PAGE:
Violent psychopaths cannot understand punishment because of brain abnormalities, a study has suggested.

By using MRI scans of psychopathic violent offenders, researchers found reductions in gray matter in the area of the brain that processes emotions like guilt and embarrassment. Abnormalities in white matter fiber tracts associated with lack of empathy were also found.

These parts of the brain are involved in learning from rewards and punishment.

About one in five violent offenders is a psychopath and they have higher rates of re-offending and do not appear to benefit from rehabilitation programmes.

Nigel Blackwood, from Kings College London, said: "Psychopathic offenders are different from regular criminals in many ways. Regular criminals are hyper-responsive to threat, quick-tempered and aggressive, while psychopaths have a very low response to threats, are cold, and their aggression is premeditated. Evidence is now accumulating to show that both types of offenders present abnormal, but distinctive, brain development from a young age."

The researchers examined offenders convicted of murder, rape, attempted murder and grievous bodily harm. Twelve were psychopaths, 20 had antisocial personality disorders, but not psychopathy, and there were 18 healthy non-offenders.

Participants were placed in the scanner and asked to complete a task that assessed their ability to adjust their behaviour when the consequences of their responses turned from positive to negative.

It was an image matching game – sometimes points were given for getting pairs, sometimes they were not: "When these violent offenders completed neuropsychological tasks, they failed to learn from punishment cues, to change their behaviour in the face of changing contingencies, and made poorer quality decisions despite longer periods of deliberation," Blackwood said.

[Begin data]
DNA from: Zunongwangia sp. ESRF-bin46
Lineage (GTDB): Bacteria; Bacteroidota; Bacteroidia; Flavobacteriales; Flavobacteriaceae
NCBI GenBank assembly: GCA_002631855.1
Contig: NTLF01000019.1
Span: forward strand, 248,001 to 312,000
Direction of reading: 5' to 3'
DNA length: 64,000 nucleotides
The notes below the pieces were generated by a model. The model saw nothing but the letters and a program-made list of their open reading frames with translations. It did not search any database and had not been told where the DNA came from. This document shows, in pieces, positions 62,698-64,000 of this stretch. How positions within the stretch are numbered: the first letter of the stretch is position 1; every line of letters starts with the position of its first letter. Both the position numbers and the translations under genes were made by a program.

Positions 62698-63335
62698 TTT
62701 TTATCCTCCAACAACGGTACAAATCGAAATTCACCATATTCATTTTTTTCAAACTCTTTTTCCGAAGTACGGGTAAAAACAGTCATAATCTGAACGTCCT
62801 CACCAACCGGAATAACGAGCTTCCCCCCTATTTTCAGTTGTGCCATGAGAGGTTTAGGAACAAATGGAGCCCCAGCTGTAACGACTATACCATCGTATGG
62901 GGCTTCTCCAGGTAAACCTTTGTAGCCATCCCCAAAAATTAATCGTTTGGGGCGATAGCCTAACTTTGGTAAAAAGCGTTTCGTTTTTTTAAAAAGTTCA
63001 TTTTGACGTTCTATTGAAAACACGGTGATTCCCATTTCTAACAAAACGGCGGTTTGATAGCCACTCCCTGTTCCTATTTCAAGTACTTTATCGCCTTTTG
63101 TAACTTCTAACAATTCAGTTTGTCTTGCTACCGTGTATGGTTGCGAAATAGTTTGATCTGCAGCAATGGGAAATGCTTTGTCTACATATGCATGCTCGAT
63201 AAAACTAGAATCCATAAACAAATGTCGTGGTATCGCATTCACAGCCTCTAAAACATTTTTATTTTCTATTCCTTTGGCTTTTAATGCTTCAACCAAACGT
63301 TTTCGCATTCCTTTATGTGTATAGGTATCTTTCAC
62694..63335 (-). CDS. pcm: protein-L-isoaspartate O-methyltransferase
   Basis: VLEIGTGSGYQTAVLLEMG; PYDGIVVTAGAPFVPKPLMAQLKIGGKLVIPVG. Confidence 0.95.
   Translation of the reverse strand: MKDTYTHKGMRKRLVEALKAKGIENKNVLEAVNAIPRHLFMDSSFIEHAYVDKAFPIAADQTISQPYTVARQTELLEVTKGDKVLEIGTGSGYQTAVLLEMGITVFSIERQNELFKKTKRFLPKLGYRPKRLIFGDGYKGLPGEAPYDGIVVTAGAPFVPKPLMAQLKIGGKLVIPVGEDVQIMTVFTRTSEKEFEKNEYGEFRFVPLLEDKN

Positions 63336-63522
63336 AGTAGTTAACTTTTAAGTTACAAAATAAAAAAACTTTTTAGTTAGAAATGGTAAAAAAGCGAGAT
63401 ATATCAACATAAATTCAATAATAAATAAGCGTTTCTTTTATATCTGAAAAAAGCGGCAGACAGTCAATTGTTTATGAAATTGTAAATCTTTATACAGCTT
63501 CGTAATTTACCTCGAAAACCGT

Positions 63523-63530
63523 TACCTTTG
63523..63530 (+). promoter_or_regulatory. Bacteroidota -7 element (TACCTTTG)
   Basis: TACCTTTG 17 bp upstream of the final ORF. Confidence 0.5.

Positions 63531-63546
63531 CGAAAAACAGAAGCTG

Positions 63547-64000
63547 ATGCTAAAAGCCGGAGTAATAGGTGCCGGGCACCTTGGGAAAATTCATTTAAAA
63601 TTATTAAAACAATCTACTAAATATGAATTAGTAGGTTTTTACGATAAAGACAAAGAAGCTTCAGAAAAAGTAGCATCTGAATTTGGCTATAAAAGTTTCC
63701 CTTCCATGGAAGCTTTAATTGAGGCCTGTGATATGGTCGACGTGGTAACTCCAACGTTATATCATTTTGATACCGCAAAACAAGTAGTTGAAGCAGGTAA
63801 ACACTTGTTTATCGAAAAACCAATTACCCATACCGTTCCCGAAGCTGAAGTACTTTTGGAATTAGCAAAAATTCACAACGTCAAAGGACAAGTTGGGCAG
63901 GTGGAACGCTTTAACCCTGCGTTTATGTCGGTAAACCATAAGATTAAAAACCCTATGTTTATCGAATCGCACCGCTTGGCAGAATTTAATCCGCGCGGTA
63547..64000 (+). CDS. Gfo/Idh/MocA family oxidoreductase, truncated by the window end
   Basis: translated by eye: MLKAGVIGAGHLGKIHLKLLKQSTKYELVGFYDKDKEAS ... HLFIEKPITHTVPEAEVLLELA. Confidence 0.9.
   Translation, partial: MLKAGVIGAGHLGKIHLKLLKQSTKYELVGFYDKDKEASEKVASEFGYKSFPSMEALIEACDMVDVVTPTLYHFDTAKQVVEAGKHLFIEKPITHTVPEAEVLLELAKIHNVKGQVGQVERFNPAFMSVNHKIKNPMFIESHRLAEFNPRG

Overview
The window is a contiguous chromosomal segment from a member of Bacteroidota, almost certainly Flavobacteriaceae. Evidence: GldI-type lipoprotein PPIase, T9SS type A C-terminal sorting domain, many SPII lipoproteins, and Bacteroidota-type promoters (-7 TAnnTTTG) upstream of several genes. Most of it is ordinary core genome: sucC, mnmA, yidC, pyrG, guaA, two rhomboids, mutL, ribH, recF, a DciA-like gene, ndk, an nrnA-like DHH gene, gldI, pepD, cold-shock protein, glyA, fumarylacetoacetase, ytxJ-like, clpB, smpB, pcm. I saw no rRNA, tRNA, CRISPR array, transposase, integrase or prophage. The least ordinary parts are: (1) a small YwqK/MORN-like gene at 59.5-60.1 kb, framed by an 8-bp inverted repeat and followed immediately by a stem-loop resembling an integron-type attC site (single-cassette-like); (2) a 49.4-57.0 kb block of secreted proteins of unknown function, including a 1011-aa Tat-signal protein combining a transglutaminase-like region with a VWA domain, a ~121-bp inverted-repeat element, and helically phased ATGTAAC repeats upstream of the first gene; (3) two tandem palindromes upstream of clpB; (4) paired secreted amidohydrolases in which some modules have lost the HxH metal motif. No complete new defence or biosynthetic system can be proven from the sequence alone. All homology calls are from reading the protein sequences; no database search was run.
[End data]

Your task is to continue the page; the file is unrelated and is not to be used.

After looking at the brain activity, researchers found psychopaths displayed an abnormal response to punishment in posterior cingulate and insula.

"Our previous research had shown abnormalities in the white matter tract connecting these two regions. In contrast, the violent offenders without psychopathy showed brain functioning similar to that of the non-offenders," Blackwood said. "These results suggest the violent offenders with psychopathy are characterised by a distinctive organisation of the brain network that is used to learn from punishment and from rewards."

Professor Hodgins of the University of Montreal and Institut Universitaire en Santé Mentale de Montréal, said offenders with psychopathy appear only to consider the possible positive consequences of actions and do not take the negative consequences into account.

"Punishment signals the necessity to change behaviour. Clearly, in certain situations, offenders have difficulty learning from punishment to change their behaviour."

Researchers say their findings could be used to design programmes to help prevent criminality and re-offending amongst offenders with psychopathy

"Since most violent crimes are committed by men who display conduct problems from a young age, learning-based interventions that target the specific brain mechanisms underlying this behaviour pattern and thereby change the behaviour would significantly reduce violent crime," Hodgins said.

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